Bearing witness: The annihilation of Homs, its Old City,its cultural and religious sites, its history, heritage and earth: Introduction

Can life spring out of death, can history be reborn out of its ashes, can heritage be restored? Can a city reduced to debris and melted concrete rise again? Can archaeology exist without archaeology because it has either been looted, bulldozed or annihilated?  Are the old cities of Aleppo and Homs going to be rebuilt again as edifices made of the infamous concrete of which our memories have retained and will retain the most nightmarish images of a substance widely used throughout the world , yet destined to natural       disintegration and degradation, even without disasters or wars? the disintegration of concrete upon impact to piercing skeletons of rubble heaped upon rubble has become the bane of Syria now and it will be in the future. I am thinking of Old Aleppo crafted out of dressed stone and of Old Homs crafted out of basalt and white stone; I am also thinking of the old walls, gates, hammams, suqs and houses, of the traditional builders, crafts handed down in uninterrupted chains of endurability and of memories of lives stored in houses and quarters hundreds of years old. Is the living history of the ancient cities, towns and villages of Syria, annihilated by the massive brutal power of the war machines which are being wielded mindlessly by the killers of man and civilization, is this history to disappear without a trace so that the archaeologists of the future will find only horrendous featureless mounds of debris and rubble?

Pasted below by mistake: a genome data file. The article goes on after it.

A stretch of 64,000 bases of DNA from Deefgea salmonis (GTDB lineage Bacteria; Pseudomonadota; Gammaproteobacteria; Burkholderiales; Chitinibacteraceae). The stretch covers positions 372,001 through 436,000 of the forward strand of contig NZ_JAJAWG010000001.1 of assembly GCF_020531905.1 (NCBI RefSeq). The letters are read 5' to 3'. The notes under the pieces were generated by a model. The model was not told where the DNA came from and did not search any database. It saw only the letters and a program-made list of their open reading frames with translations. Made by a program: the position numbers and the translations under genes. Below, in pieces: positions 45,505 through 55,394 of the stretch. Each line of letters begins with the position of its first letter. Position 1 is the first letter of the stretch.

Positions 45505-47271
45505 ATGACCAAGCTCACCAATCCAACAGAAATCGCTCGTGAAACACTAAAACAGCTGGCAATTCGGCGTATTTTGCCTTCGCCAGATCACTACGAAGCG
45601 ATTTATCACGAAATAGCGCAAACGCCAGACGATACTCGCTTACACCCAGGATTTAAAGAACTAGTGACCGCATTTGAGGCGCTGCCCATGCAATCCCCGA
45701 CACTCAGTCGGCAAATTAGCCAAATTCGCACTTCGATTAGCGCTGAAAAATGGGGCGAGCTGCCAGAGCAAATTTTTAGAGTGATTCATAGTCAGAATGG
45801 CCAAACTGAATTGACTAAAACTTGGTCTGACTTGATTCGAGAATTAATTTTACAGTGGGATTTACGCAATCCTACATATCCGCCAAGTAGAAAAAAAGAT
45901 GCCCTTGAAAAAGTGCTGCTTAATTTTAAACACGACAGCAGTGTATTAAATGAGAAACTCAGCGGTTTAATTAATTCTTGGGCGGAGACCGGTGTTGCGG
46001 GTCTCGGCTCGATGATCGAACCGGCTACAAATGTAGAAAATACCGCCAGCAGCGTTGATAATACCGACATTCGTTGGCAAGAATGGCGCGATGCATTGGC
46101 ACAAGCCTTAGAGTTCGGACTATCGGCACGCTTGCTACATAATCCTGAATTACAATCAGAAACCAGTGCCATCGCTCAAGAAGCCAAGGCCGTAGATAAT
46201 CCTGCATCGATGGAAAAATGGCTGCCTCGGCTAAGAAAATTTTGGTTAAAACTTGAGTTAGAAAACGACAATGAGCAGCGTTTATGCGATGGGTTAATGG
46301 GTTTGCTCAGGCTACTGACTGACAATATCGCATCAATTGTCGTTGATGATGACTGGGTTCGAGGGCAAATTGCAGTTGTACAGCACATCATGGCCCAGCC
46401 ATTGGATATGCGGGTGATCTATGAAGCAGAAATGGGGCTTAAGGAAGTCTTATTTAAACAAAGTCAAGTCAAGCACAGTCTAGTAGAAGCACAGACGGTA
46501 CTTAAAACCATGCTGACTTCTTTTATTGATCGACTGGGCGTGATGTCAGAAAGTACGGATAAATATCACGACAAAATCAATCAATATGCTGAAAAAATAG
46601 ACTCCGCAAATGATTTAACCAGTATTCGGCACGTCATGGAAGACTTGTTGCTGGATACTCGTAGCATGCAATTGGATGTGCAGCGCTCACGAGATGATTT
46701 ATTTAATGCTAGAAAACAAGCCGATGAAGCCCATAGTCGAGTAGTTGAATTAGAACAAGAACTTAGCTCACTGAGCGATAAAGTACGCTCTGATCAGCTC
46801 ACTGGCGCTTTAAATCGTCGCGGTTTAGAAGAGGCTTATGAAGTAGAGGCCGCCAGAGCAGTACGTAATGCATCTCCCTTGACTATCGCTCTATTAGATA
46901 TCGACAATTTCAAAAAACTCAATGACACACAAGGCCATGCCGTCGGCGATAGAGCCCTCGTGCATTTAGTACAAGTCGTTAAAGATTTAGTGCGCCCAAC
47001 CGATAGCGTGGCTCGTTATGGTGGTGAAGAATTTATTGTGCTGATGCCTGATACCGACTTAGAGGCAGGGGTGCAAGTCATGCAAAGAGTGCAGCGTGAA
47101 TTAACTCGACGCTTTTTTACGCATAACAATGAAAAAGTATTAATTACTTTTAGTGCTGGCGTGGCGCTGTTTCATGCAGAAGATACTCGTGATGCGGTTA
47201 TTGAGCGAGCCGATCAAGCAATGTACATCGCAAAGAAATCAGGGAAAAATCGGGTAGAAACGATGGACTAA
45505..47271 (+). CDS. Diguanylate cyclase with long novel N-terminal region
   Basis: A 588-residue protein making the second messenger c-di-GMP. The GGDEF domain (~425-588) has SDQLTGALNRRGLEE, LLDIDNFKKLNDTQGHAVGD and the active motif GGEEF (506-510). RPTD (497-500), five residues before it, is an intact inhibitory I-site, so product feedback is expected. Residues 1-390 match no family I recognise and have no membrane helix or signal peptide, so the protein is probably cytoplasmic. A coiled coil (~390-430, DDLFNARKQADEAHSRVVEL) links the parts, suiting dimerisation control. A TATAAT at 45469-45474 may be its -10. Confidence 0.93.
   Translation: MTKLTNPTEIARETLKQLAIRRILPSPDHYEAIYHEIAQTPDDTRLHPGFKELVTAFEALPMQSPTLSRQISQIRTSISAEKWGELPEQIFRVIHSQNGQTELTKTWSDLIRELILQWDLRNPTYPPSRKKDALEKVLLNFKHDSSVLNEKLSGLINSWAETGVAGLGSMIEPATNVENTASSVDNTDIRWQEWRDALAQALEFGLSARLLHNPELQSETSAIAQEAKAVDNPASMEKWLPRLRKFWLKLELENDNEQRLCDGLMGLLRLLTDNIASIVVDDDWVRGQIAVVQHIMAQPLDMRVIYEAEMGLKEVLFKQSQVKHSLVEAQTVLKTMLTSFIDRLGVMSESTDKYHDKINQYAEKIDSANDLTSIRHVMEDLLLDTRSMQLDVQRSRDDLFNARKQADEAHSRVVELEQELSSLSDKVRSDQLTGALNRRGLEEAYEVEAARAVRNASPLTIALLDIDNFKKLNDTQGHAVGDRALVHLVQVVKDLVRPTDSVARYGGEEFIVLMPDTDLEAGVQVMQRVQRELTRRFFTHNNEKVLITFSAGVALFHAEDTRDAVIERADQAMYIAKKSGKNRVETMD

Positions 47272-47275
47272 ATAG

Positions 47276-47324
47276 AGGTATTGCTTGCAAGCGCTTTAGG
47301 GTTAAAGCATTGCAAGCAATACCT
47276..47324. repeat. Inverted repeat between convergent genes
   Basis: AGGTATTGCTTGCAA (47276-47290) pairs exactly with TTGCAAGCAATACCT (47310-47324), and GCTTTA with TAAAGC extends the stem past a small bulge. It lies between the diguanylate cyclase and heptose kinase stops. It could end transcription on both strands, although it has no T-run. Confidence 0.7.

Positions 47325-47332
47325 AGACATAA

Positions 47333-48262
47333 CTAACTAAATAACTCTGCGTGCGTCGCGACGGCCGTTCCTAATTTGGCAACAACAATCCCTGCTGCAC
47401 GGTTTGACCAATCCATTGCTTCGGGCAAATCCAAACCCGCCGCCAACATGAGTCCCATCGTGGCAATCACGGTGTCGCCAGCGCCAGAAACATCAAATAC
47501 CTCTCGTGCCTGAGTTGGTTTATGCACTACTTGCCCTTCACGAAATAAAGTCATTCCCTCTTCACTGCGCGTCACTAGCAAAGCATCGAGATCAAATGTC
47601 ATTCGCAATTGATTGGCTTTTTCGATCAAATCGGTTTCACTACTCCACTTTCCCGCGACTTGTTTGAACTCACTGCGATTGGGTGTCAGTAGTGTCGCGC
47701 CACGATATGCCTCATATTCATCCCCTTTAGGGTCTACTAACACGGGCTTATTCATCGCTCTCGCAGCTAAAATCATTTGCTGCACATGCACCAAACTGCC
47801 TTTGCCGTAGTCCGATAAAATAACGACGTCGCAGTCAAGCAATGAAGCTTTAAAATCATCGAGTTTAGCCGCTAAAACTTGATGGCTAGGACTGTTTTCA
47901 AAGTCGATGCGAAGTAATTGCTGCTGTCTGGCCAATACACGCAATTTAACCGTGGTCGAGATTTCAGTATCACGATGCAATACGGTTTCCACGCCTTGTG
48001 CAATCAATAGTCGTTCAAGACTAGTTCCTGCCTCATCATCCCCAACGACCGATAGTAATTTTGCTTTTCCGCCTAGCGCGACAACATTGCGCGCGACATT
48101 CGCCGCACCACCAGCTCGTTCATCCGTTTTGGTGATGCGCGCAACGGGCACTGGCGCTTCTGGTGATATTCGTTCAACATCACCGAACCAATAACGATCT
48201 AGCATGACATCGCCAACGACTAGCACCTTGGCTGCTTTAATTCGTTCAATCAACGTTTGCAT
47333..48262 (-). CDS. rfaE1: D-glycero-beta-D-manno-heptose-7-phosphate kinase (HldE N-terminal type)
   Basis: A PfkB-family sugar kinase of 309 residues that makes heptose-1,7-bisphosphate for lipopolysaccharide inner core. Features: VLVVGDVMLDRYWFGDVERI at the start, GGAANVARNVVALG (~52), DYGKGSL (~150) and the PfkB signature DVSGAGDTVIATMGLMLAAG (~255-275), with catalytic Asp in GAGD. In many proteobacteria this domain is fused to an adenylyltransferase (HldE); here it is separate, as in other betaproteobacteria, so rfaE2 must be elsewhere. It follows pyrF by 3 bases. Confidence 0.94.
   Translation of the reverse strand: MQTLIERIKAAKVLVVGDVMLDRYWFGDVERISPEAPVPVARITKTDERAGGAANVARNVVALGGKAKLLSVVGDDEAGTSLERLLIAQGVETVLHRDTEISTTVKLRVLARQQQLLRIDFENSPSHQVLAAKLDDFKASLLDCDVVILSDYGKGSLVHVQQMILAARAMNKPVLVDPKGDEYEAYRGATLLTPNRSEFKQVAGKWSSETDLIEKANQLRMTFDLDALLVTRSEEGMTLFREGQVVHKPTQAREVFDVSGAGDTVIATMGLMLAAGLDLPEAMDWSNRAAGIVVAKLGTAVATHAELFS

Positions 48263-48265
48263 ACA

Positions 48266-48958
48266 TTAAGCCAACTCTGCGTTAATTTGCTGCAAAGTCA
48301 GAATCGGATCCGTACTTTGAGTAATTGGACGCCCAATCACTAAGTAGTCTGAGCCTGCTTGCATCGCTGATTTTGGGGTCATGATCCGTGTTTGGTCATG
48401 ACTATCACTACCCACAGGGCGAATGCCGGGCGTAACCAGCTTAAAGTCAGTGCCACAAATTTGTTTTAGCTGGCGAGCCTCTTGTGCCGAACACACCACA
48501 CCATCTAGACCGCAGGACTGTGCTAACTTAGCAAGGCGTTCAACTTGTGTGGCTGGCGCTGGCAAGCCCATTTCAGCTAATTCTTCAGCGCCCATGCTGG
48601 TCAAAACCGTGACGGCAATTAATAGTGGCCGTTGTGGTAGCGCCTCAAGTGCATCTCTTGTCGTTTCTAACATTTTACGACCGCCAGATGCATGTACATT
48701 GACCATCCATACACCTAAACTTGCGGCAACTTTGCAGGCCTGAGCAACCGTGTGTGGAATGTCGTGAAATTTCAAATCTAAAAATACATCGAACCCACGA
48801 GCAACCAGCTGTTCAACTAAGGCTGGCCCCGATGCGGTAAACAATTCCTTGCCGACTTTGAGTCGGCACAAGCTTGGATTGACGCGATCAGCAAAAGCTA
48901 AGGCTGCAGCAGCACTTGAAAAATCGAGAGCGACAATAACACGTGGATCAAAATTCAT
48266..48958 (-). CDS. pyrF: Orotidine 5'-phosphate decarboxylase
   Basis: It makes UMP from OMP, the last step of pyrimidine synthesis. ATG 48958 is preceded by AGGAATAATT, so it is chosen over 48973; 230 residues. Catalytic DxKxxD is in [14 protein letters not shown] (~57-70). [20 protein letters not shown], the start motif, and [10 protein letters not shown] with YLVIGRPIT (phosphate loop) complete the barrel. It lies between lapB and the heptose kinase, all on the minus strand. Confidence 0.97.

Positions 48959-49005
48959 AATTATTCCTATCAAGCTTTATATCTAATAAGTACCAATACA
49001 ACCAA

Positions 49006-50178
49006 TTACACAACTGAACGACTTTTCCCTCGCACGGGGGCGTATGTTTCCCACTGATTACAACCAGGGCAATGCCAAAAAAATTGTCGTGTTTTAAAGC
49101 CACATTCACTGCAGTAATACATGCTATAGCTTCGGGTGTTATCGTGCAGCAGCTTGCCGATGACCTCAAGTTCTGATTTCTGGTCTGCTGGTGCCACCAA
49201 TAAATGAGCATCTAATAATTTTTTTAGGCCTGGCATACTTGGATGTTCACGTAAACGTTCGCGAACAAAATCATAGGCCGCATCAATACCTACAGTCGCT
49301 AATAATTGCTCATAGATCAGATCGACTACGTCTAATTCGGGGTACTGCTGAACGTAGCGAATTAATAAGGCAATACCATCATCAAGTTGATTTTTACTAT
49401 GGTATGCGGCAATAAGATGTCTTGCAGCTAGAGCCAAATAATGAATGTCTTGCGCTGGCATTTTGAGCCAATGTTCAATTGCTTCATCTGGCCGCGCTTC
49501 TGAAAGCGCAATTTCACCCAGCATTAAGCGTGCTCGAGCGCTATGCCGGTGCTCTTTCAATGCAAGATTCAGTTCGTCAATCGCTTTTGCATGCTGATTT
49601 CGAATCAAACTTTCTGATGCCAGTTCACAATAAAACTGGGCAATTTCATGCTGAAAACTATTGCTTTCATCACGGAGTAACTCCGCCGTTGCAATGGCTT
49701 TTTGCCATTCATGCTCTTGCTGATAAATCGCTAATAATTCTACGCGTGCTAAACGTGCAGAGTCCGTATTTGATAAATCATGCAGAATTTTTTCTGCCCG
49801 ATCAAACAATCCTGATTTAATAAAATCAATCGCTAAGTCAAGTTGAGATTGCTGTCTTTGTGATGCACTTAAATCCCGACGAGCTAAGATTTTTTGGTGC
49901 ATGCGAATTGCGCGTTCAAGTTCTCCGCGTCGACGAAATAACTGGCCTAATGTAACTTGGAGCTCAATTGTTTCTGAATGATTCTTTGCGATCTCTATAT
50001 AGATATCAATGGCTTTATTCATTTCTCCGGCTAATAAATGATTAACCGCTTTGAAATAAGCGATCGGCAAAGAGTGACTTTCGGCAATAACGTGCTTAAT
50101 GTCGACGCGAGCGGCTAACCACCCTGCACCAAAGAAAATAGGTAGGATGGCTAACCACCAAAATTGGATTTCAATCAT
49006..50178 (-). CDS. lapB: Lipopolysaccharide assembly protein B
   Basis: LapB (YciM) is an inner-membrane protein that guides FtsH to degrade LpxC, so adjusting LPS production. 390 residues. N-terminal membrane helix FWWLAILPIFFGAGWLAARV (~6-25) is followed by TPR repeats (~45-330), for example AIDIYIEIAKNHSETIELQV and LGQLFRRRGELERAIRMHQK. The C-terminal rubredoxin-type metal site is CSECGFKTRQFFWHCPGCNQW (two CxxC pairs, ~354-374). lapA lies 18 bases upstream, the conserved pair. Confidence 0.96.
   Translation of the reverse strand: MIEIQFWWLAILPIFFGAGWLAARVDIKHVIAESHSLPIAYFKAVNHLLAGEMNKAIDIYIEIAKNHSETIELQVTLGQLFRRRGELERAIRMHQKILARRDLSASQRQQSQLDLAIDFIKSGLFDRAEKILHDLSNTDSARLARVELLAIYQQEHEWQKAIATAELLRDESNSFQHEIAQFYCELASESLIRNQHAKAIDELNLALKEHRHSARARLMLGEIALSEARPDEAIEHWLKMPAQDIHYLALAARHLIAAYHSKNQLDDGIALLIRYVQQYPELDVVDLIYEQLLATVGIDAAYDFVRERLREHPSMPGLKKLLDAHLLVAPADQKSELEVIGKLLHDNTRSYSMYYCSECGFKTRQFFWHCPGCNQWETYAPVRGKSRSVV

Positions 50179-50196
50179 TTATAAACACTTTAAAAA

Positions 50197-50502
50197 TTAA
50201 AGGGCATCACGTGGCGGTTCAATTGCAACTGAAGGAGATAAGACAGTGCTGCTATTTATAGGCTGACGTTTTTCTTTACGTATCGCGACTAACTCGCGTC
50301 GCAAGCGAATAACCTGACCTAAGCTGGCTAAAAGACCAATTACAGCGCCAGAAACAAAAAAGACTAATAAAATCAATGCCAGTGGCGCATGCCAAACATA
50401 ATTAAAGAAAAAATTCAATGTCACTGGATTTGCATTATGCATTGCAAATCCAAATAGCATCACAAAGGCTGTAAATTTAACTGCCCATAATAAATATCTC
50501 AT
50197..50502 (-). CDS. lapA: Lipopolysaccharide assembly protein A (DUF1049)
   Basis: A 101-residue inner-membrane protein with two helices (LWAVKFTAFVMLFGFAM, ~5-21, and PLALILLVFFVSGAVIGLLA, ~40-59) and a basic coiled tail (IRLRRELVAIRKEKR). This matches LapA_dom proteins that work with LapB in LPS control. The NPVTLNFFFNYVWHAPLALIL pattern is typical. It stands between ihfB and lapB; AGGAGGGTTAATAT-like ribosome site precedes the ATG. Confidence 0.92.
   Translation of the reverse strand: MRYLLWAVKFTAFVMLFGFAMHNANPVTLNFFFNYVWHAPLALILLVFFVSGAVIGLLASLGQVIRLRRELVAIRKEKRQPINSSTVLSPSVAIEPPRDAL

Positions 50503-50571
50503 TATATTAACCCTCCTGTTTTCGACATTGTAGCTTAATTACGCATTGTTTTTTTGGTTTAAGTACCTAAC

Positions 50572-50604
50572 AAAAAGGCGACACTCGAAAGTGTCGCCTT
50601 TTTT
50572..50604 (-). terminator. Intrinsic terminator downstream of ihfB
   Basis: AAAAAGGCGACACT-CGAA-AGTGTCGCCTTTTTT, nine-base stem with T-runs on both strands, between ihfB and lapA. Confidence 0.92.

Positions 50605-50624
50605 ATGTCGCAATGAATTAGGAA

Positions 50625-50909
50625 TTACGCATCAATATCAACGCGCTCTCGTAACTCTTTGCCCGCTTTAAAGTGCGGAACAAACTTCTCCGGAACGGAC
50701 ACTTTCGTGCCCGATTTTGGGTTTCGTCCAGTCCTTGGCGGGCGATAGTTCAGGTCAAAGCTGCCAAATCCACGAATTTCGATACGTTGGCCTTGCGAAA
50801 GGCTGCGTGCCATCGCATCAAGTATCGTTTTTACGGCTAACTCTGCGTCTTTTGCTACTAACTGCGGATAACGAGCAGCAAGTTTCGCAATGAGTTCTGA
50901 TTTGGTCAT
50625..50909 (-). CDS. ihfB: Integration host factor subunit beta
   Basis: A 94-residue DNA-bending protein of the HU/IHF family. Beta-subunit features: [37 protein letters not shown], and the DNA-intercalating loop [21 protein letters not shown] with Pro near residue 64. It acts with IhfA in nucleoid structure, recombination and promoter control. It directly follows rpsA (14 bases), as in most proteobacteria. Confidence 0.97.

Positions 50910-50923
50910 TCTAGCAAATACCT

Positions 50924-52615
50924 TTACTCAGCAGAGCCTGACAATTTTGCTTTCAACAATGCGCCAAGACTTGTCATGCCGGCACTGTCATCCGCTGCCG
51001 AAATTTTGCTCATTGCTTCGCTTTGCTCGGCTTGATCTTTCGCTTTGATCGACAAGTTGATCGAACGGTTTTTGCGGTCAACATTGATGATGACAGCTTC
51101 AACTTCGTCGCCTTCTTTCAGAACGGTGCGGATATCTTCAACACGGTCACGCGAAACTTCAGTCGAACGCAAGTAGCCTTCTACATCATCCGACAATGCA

I am having something akin to metal fatigue. Call it spiritual fatigue if you wish, but my own edifice is falling apart as I sink into the quagmire of destruction in order to document these historical and heritage  losses, while at the same time invoking them as they were and giving them life in order to resurrect them and offer my readers a glimpse of their past bustling richness and vitality.

Although, it is required to maintain a certain measure of detachment and objectivity when attempting to document and compile records of destruction  to historical monuments, nothing approaching that kind of neutrality is fitting for me. I am an artist and a writer recording the destruction of my people’s heritage. I am involved and it is with this involvement that I shall mourn the beauty of pattern, form and well-wrought stone, marble and  pilla, or  lovingly designed arch, facade and  courtyard. In the beginning I mourned the people and their children. Now I mourn what they have created over thousands of years.

The dehumanization,  depopulation, destructuring, detexturing, and most of all the decivilization of Syria, is taking place under the very eyes of either a silent, indifferent, uncaring  world, or it may be, a calculating,  scheming world that measures its reactions and actions by self interest, geopolitical ambitions and plain undiluted egoism. Syria is being decivilized to the extent that  its history of civilization stands in the gravest peril of writing some of the  bitterest and most tragic chapters it has ever written. Is the world insane or deranged?  Do they want a regime that has perfected the art of annihilation and decivilization  to survive in order to spare themselves some unpleasant future headaches? A whole strata of the layers of civilizations that Syria  has played host to is being systematically insanely removed,i.e. that of Arab Islamic civilization. Once all traces of this top layer of the civilizations of Syria is removed with all its landmarks and cultural edifices, some of them surviving monuments of older civilizations, once a state of rootlessness is meticulously and thoroughly accomplished  in a waste land of debris and rubble , the Syrian regime will start rebuilding its brave new world with the help of the the Russians and with the help of the Iranians, as it has already planned and is planning.